(Washington, DC)—Legislation (The Medicare Prescription Drug Program Integrity and Transparency Act, S. 867) championed by the independent drugstore lobby would undermine the ability of Medicare Part D plans and pharmacy benefit managers (PBMs) to detect pharmacy fraud, waste, and abuse in Medicare, the Pharmaceutical Care Management Association (PCMA) said today. S. 867 would limit the use of audits and other tools that uncover fraud in the pharmacy setting.
“Policymakers want to reduce health costs for the government, but the drugstore lobby wants new laws that would increase wasteful spending on prescription drugs and make fraud, waste, and abuse harder to detect,” said PCMA President and CEO Mark Merritt.
PCMA recently launched a new ad campaign that highlights how the independent drugstore lobby’s agenda results in more wasteful spending and higher prescription drug costs.
Fraud, waste, and abuse costs Americans up to $234 billion a year, according to the National Health Care Anti-Fraud Association (NHCAA). At independent drugstores, the owner, cashier, and book keeper are often one and the same. These factors make independent drugstores more susceptible to irregularities and make oversight more challenging.
A report released last year by the Office of the Inspector General (OIG) of the Department of Health and Human Services found that Medicare paid $5.6 billion to pharmacies with “questionable billing” practices. The OIG report also found that independent pharmacies were eight times more likely than other pharmacies to have questionable billing practices.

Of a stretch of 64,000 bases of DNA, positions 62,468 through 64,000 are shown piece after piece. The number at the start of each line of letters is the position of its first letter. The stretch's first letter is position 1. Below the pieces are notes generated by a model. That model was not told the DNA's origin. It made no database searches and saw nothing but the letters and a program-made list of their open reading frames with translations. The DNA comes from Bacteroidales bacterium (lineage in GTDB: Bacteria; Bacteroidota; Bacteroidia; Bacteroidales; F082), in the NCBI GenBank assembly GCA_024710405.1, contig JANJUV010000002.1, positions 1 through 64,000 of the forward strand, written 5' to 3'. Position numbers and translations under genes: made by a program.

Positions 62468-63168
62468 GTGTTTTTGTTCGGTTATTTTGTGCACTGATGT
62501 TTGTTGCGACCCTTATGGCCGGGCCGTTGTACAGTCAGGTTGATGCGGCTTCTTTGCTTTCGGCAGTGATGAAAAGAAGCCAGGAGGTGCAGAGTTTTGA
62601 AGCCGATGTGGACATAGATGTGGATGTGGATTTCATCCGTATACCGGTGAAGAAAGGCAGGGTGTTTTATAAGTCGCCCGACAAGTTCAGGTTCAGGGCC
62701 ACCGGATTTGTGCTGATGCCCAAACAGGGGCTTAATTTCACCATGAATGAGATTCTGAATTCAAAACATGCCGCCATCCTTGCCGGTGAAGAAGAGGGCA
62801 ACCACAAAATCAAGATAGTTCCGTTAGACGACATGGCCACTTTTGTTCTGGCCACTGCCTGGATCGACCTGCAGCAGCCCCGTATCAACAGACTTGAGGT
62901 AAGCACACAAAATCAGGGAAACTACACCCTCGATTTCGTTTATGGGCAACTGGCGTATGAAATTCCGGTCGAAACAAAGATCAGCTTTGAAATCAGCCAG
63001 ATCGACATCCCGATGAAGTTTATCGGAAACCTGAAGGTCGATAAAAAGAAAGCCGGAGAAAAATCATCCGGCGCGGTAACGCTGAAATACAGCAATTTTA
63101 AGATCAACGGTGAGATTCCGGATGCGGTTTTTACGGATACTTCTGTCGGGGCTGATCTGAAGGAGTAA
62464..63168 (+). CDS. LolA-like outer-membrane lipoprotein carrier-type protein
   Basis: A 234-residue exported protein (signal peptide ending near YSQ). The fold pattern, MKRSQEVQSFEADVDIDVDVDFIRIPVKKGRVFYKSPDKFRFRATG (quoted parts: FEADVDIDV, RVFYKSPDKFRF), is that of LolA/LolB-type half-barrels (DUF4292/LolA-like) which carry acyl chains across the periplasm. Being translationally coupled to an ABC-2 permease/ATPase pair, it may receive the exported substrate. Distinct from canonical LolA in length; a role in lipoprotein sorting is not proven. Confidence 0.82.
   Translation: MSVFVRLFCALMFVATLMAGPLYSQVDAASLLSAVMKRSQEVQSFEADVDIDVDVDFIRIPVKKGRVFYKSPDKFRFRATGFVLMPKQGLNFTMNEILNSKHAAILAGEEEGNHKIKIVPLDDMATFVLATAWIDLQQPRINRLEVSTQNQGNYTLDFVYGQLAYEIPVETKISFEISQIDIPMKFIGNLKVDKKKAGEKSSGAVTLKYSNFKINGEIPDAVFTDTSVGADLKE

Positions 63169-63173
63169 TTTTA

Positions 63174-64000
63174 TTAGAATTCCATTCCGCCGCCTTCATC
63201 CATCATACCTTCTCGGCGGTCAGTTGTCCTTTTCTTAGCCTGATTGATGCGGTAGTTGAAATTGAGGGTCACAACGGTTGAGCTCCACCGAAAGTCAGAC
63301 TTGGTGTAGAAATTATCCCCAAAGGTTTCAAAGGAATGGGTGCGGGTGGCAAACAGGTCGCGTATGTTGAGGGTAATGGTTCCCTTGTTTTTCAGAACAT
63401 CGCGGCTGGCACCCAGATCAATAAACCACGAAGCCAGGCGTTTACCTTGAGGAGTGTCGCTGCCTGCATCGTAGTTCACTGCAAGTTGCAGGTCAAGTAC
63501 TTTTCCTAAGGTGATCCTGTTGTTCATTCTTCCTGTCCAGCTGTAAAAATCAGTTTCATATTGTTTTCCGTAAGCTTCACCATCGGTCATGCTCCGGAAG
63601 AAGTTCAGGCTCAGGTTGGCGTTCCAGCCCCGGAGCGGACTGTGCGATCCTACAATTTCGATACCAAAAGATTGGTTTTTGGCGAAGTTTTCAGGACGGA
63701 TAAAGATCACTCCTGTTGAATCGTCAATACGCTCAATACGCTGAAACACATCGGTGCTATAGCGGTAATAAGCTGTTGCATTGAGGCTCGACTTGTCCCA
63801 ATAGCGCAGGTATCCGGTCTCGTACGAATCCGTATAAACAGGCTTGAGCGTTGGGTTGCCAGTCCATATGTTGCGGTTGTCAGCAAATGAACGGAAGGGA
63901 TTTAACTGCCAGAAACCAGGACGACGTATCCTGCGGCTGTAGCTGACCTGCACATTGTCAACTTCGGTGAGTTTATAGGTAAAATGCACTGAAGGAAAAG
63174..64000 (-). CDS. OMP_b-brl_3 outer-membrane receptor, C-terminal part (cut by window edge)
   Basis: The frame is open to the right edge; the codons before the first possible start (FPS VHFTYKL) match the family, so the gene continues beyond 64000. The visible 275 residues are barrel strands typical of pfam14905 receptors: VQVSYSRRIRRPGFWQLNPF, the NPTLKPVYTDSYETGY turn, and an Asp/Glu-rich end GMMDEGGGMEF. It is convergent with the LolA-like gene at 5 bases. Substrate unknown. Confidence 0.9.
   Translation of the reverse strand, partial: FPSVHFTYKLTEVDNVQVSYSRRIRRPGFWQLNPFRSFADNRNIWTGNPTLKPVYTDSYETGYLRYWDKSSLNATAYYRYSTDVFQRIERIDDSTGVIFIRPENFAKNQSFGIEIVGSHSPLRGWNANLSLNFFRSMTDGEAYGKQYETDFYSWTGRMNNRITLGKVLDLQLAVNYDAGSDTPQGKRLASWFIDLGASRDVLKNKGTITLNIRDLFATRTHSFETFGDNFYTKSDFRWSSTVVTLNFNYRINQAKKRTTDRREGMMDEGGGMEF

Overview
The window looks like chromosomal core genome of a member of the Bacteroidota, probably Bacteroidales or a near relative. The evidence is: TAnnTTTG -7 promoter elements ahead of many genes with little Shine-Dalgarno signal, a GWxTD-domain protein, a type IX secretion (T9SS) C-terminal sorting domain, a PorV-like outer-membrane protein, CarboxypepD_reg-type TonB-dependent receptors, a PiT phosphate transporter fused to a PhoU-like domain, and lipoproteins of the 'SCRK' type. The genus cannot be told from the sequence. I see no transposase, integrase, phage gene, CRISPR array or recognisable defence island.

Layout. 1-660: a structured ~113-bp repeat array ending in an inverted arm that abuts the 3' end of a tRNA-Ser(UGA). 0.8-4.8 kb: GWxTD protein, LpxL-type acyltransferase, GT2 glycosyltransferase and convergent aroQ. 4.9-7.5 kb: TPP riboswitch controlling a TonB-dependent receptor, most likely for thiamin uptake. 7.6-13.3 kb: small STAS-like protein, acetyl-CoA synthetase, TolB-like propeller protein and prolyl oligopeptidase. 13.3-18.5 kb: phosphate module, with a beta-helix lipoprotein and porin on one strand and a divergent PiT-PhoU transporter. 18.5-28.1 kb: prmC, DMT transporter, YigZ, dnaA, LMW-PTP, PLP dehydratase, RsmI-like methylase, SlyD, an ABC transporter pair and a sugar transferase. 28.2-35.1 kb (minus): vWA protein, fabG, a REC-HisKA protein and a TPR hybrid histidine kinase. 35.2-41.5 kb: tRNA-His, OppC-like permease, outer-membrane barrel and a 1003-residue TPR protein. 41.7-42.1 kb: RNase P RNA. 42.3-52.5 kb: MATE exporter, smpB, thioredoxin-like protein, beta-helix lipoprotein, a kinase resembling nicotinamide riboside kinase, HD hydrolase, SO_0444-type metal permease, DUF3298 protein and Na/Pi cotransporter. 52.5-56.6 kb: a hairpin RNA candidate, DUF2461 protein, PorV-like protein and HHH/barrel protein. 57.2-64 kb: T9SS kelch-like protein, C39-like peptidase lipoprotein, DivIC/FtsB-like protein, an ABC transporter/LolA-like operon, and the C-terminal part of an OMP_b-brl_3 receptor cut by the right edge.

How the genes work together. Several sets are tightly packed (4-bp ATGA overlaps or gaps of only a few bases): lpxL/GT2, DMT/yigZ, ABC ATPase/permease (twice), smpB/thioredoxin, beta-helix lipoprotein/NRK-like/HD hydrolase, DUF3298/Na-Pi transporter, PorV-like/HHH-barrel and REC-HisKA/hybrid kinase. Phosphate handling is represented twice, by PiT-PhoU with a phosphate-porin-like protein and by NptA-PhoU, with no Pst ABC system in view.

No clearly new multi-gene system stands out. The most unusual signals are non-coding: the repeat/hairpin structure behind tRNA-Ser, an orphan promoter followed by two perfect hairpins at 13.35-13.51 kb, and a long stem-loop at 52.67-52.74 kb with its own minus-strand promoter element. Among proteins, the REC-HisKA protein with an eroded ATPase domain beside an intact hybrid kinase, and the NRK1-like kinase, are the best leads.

A white paper published by NHCAA also raised serious questions about the kind of legislative proposals promoted by the independent drugstore lobby. Specifically, NHCAA supports measures that would “protect the integrity of health care audits by giving auditors more discretion and flexibility to perform their duties” and notes that “on-site audits have revealed indications of fraud such as nonexistent pharmacies, unexplained stockpiles of controlled substances, mismatches between inventories and prescriptions and other discrepancies.”
New data from the Bureau of Labor Statistics (BLS) also shows that independent drugstores are part of a successful and growing industry. This information undermines the independent drugstore lobby’s agenda for government mandates to protect them from competition.
According to BLS (as reported in Drug Channels):
- In 2012, average gross salary for pharmacists at retail, mail, and specialty pharmacies was $117,000, up 2.6% from 2011.
- The average pharmacist salary grew faster than that of the average healthcare worker. In 2012, pharmacist salaries grew by 2.7% (range: 2.0% to 3.8%). By comparison, salaries for all health care works grew by only 1.1% in 2012.